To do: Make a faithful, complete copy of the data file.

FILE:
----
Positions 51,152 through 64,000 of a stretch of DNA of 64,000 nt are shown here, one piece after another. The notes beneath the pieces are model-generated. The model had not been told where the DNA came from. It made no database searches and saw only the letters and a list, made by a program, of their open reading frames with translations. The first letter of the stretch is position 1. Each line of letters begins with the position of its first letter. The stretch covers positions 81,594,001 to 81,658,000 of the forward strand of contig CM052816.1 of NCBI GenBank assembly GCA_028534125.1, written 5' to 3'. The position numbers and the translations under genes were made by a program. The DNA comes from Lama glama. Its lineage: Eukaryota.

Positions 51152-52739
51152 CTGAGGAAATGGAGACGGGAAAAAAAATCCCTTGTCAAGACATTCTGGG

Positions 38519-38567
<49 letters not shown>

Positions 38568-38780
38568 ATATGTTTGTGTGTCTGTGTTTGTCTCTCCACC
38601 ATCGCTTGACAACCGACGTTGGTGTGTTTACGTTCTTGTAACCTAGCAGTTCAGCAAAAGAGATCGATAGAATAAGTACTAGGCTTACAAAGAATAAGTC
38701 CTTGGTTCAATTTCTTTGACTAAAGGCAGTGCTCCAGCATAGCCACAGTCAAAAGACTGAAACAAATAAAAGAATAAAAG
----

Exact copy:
Positions 51,152 through 64,000 of a stretch of DNA of 64,000 nt are shown here, one piece after another. The notes beneath the pieces are model-generated. The model had not been told where the DNA came from. It made no database searches and saw only the letters and a list, made by a program, of their open reading frames with translations. The first letter of the stretch is position 1. Each line of letters begins with the position of its first letter. The stretch covers positions 81,594,001 to 81,658,000 of the forward strand of contig CM052816.1 of NCBI GenBank assembly GCA_028534125.1, written 5' to 3'. The position numbers and the translations under genes were made by a program. The DNA comes from Lama glama. Its lineage: Eukaryota.

Positions 51152-52739
51152 CTGAGGAAATGGAGACGGGAAAAAAAATCCCTTGTCAAGACATTCTGGG

Positions 38519-38567
<49 letters not shown>

Positions 38568-38780
38568 ATATGTTTGTGTGTCTGTGTTTGTCTCTCCACC
38601 ATCGCTTGACAACCGACGTTGGTGTGTTTACGTTCTTGTAACCTAGCAGTTCAGCAAAAGAGATCGATAGAATAAGTACTAGGCTTACAAAGAATAAGTC
38701 CTTGGTTCAATTTCTTTGACTAAAGGCAGTGCTCCAGCATAGCCACAGTCAAAAGACTGAAACAAATAAAAGAATAAAAG